Friday, August 1, 2008
A cyclist’s viewpoint
To the Editor:
While I reside in Cambridge, I work in Concord and am a regular cyclist through your town several mornings each week as I train for my yearly commitment to the Pan Mass Challenge.
I enjoy the tranquility and beauty of your town very much but was incredibly dismayed by a sign I saw on the side of Concord Street last week, presumably put up by the Carlisle Police Department stating that “All bicycle laws will be enforced” and that “All riders please ride single file and be safe.” Signs like these do nothing more than exacerbate the notion that motor vehicle drivers “own the road.”
While I understand that some cyclists who ride two and three abreast create a problem on the roads, a majority of the bicycle-car issues arise from aggressive drivers who feel that cyclists have no place on the roads. And while I say that, it is with the caveat that 99% of the motor vehicle drivers aren’t the problem, the other 1% are. With the popularity of cycling ever increasing, especially with more folks commuting via bicycle due to higher fuel costs, cyclists and drivers need to co-exist on the roadways. A sign with more of a “share the road” tone would have been much more effective. Most cyclists do everything possible to stay safe and allow cars to get around them and it is the cyclist who usually bears the painful and expensive brunt of any collision with a motor vehicle. Reckless drivers who get annoyed that they may have to slow down for a few seconds are our worst enemy while riding.
It is my hope that signs like these would come down immediately and that the Police Department would enforce both the bicycle laws and the vehicle laws, equally and fairly, and not force cyclists off of your roads because they feel unsafe and unprotected by the police.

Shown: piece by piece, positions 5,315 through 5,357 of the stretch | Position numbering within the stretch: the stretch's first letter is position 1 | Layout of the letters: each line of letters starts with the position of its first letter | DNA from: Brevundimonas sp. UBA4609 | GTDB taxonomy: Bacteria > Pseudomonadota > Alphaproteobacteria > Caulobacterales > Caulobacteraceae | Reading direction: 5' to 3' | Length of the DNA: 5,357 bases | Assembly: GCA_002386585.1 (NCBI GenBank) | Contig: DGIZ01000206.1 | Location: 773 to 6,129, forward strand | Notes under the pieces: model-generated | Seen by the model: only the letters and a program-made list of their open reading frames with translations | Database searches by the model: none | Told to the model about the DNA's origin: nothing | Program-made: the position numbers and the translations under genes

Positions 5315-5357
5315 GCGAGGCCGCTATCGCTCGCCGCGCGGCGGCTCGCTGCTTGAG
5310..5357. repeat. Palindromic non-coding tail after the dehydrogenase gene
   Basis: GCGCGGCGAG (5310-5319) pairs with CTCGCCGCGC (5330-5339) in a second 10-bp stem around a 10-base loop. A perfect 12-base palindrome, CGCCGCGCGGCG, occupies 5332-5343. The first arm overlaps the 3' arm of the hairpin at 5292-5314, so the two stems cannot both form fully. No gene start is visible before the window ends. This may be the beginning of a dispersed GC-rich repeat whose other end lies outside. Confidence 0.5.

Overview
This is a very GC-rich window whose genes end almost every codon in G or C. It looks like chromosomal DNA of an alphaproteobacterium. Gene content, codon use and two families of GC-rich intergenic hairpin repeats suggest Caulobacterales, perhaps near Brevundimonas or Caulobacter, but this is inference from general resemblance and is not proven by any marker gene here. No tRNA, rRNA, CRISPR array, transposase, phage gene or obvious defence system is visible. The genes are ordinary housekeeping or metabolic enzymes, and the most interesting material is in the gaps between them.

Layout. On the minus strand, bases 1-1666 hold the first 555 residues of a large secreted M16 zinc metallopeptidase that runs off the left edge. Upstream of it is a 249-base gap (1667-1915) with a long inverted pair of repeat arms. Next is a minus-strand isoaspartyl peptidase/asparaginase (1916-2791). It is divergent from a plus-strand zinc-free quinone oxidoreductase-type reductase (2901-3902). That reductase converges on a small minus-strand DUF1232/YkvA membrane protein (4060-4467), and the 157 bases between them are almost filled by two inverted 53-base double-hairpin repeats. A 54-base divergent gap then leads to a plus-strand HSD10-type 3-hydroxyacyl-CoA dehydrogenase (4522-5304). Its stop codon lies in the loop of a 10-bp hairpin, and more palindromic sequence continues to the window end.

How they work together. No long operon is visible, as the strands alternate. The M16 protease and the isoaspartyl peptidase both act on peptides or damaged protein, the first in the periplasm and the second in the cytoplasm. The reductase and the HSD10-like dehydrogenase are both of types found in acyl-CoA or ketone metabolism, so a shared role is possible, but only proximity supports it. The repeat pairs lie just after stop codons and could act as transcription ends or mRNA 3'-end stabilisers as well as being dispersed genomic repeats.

Volunteers make Art at the Gleason possible
To the Editor: The Art at the Gleason program hosts six art shows per year. Shows range from photographs, to shadow boxes, sculpture, and fiber arts, to projects from the Carlisle public schools art program. While many people enjoy these changing shows, I want to highlight how truly lucky we are to have this program and encourage others to visit the library to view each new show. There is much work that goes on to plan, select and work with the artists, hang and publicize each show.
I would like to take this opportunity to thank Andrea Urban, Brooke Cragan, and Shirley Scarlett for their efforts these past and current years ensuring that the Gleason Public Library provides this cultural service to the people of Carlisle. In addition, I would like to thank Barbara Lewis and Elizabeth Parsons for the delicious treats they provide for the art receptions held for each show. Finally, I would like to thank the Friends of the Gleason Public Library for their support of this important program. The Art at the Gleason program is volunteer led and run, and a portion of the proceeds from the sale of art goes back to the program. If you would like to learn more about the Art at the Gleason program, go to gleasonlibrary.org, Events, and Art at the Gleason or sign up for the Library enewsletter at the library’s website.
To the Editor:
During the Billerica Conservation Commission meeting Wednesday, July 16, Chairwoman Jo Ann Giovino welcomed wetlands and stormwater management concerns from the public as pertains to the Billerica power plant proposal. All concerns including noise, vibration, groundwater contamination, wildlife impacts and any special knowledge of the site should be submitted to: firstname.lastname@example.org.
Additional information about the proposal is available at www.BillericaPowerPlant.org. BillericaPowerPlant.org is a neighbor-based opposition group focused on outreach and generating awareness of the proposal to build a 348MW fossil fuel-burning power plant in North Billerica, on the borders of Tewksbury, Lowell and Chelmsford.
Geddes Drive, Tewksbury
© 2008 The